CAMP: Notes on More Than Just Fashion

Ryan Hartley, Photography Editor

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Bigger dresses, bigger hair, bigger performances: the essence of the 2019 Met Gala, titled “Camp: Notes on Fashion,” held at the Metropolitan Museum of Art in Manhattan, New York City did not disappoint the fashion world and spectators as famous musicians, actors and other personalities made their way up the pink stairs.

Each year, the museum holds a benefit to open its next installation into its fashion department, all proceeds going towards the department itself.

Vogue, arguably the most popular fashion magazine and news outlet of all time, released an article to introduce the concept of the Met Gala and this year’s theme.

“The Costume Institute Gala at New York‘s Metropolitan Museum of Art is the biggest event on the fashion fundraising calendar. Founded by publicist Eleanor Lambert, the benefit was first held in 1948 to encourage donations from New York’s high society. In its modern incarnation, the most famous faces from the realms of fashion, film, music and art come together to raise money for the Met’s Costume Institute and celebrate the grand opening of its latest exhibition. The night is centered on the theme of the new exhibition…[,]” wrote Alice Newbold of Vogue.

Ezra Miller, Cara Delevingne and Jared Leto poase inside the 2019 Met Gala.
Photograph by @themetgala2019 via twitter

In order to reflect the industry it holds, the museum is constantly changing themes with each year; past themes include “Heavenly Bodies,” “Manus x Machina” and “Haute Couture” back in 1995.

Held on the first Monday of May every year, the event is often described as the super bowl of fashion, as stated by Vogue in their article covering the 21 years the MET has graced 5th avenue.

André Leon Talley describes the impact that the MET gala has on the world of fashion among others in a Vogue article by journalist Maria Ward.

“It all started in 1946, and over the decades, it has become a grand affair—the party of the year. The one other constant is the red carpet fashion. There is nothing quite like it, and it is vital and exciting to be a part of that,” said Talley.

Senior Alex Fabie responds to Kim Kardashian’s attire to the event, the first design Therry Mugler has made in over 20 years.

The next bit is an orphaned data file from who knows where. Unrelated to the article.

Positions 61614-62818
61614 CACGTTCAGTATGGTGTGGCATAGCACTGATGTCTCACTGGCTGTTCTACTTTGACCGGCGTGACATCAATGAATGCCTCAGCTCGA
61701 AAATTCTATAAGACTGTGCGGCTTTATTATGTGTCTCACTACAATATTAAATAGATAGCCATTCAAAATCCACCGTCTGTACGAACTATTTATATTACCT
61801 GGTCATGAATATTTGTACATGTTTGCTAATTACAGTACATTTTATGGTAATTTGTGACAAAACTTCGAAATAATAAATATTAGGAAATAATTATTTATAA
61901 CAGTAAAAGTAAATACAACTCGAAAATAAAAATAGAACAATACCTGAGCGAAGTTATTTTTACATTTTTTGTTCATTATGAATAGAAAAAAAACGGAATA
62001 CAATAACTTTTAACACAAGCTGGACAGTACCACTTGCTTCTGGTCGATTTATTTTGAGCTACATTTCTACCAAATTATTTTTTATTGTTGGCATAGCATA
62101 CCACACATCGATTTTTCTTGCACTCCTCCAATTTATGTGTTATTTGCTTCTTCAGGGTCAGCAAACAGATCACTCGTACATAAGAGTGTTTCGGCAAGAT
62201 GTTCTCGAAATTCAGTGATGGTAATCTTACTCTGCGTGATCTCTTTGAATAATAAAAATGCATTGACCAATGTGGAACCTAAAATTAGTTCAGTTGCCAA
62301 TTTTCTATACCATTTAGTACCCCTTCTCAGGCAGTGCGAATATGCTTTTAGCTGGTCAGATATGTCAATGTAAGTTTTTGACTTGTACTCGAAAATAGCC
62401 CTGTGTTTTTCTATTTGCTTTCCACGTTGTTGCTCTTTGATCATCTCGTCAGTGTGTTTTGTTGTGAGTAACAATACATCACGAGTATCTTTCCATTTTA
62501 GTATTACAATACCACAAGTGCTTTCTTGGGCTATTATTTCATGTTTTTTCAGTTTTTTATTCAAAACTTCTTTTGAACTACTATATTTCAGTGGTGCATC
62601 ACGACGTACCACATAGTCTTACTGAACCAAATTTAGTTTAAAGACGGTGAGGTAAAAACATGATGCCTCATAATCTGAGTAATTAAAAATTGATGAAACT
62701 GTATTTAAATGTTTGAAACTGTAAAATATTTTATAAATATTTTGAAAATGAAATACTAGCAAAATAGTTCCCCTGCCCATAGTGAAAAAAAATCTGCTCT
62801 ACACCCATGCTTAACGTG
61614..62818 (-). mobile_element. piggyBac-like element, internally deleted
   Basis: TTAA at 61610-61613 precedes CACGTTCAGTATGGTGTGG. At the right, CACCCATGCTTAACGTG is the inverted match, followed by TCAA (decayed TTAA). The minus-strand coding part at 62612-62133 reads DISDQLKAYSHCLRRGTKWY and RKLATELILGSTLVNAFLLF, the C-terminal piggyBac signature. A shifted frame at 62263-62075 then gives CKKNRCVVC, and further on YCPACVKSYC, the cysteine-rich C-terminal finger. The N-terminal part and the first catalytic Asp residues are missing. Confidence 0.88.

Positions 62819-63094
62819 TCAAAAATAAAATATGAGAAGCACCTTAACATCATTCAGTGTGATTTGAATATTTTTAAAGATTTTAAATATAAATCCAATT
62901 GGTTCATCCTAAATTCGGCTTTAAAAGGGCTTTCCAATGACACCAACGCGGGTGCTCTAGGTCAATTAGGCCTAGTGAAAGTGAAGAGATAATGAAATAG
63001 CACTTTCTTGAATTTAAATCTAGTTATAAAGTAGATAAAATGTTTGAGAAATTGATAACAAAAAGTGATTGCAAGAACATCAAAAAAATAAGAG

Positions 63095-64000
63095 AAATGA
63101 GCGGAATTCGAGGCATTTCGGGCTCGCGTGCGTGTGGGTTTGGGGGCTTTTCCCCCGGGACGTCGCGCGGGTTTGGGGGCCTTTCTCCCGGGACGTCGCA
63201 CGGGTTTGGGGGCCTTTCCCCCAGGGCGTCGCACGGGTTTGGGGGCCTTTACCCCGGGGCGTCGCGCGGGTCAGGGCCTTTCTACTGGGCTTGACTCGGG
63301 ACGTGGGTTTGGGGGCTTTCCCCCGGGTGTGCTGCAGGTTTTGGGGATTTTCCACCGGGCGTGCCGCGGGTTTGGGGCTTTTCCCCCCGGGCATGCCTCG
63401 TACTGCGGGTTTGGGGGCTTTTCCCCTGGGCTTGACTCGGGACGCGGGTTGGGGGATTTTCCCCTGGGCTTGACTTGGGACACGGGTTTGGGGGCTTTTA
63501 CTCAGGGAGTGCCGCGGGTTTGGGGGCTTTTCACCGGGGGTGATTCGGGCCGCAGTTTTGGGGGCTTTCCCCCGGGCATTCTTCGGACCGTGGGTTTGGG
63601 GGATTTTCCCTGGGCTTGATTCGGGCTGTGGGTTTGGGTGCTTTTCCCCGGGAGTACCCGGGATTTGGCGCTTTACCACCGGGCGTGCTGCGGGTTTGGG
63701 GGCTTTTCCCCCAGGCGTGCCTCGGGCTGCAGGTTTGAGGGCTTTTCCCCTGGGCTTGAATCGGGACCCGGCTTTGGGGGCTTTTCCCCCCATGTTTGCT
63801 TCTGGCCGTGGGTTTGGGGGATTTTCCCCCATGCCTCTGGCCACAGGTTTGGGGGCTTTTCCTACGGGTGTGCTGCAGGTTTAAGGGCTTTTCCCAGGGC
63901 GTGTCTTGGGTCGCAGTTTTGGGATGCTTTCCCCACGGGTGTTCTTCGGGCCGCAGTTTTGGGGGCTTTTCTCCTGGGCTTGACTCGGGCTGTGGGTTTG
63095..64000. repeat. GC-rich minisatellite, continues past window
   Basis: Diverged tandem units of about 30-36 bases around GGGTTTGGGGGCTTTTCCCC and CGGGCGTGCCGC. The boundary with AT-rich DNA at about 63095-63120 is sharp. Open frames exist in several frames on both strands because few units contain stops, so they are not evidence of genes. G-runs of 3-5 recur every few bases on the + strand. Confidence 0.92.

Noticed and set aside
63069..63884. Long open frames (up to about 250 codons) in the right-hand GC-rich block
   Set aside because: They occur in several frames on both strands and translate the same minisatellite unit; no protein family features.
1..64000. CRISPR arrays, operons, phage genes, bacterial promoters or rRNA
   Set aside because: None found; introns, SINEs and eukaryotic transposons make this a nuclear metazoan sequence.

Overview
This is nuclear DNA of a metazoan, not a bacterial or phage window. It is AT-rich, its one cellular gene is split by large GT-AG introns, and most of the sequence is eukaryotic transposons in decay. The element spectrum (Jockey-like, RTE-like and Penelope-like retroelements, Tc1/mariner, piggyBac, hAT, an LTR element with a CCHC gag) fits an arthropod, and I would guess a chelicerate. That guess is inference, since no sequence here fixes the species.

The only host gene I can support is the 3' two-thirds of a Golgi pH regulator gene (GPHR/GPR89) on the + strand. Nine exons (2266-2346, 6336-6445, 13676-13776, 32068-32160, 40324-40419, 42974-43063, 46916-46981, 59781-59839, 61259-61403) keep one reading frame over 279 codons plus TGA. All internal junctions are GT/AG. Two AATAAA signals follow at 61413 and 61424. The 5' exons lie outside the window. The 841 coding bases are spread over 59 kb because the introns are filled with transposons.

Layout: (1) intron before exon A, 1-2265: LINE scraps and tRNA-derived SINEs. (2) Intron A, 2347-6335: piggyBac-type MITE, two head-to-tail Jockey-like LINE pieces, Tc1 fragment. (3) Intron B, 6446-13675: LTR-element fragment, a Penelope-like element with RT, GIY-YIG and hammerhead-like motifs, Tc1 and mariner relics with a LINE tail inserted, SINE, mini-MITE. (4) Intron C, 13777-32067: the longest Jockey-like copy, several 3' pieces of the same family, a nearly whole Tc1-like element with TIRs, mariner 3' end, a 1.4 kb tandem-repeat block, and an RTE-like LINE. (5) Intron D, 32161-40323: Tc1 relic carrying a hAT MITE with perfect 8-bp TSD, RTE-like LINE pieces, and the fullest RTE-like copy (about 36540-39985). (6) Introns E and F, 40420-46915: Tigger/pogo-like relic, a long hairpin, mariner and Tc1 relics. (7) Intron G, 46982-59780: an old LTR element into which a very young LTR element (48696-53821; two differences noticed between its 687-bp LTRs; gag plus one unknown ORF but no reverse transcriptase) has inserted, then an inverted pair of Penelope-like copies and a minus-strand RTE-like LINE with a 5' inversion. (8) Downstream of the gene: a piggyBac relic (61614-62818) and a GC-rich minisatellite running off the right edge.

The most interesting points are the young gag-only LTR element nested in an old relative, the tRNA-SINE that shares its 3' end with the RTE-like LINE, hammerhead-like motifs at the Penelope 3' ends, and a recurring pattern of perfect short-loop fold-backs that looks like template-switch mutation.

“Kim Kardashian is definitely a leader in our generation whether we like it or not, and she looks absolutely amazing in this dress,” said Fabie.

Harry Styles and Alexa Chung dramatically pose inside the Met Gala 2019.
Photograph by @eliesaaab via twitter

The concept of “Camp” as displayed by the museum’s exhibit now currently open to the public, is an idea that has existed in the art and, specifically, fashion world for years.

“Camp” originates most clearly from the drag scene and truly came to light during the 1980’s and 90’s with the emergence of the “club kid” scene of underground parties and bars, most notably in New York City, that allowed the kids to express themselves freely with elaborate costumes, wigs and other gender-bending forms of art.

Popular “club kids” during this time include James St. James, Amanda Lepore and arguably Leigh Bowery.

Today, the public can see “club kid” legacies and tastes in popular culture with drag phenomenons like Aquaria and Violet Chachki, the first drag personas ever invited to the benefit for the museum.

The definition of “Camp” reads as follows, according to Webster’s dictionary:

something so outrageously artificial, affected, inappropriate, or out-of-date as to be considered amusing” or “a style or mode of personal or creative expression that is absurdly exaggerated and often fuses elements of high and popular culture.”

Bella Hadid with Violet Chachki before they headed to the pink carpet at the 2019 Met Gala.
Photograph by @bellahadidbra via twitter

The tradition of “Camp” has reached into every aspect of popular art culture, seen in popular acts like Lady Gaga, Elton John and Prince.

It is not required to be a representative of the queer community to exhibit “Camp,” although the suppression of expression for queer individuals throughout history has led them to be the frontrunners in perfecting the subgenre of expression in art.

This year’s MET gala celebrated the essence of “Camp” through representation of the queer community, the outlandish outfits created by designers like Jeremy Scott for Moschino, Thierry Mugler and Marc Jacobs, according to an article published by the popular queer representation website “Them.” in honor of this year’s gala.

Senior Grace Wetzel responds to Lady Gaga’s attire to the Gala.

“Lady Gaga did everything I hoped she would do on the red carpet. Her second dress of the four she wore was my favorite,” said Wetzel.

Andrew Bolton, the Costume Institute of the Metropolitan Museum of Art’s curator, has curated some of the Met’s most visited and renowned exhibitions joining the museum in 2002 after working for the Victoria and Albert Museum in London for several years; receiving many awards like the 2015 Vilcek Prize in Fashion and the 2016 Fashion Group International Oracle Award, according to the museum’s own website.

Bolton is accredited and thanked for putting such grand works of art from Bjork’s swan dress from 2001 to the clothing of famous playwright Oscar Wilde.

The Met Gala is an event to be celebrated by the fashion world and those beyond as a trendsetter in art, displaying fashion’s spot among other artforms respectable by museums like photography, painting, sculpture, and more.

This year’s Met Gala was held on Monday, May 6 and all of the looks can be found here via Vogue.

The exhibit “Camp: Notes on Fashion” can be visited at the Met 5th avenue in Manhattan, New York City, NY from May 9 to Sept. 8, 2019.

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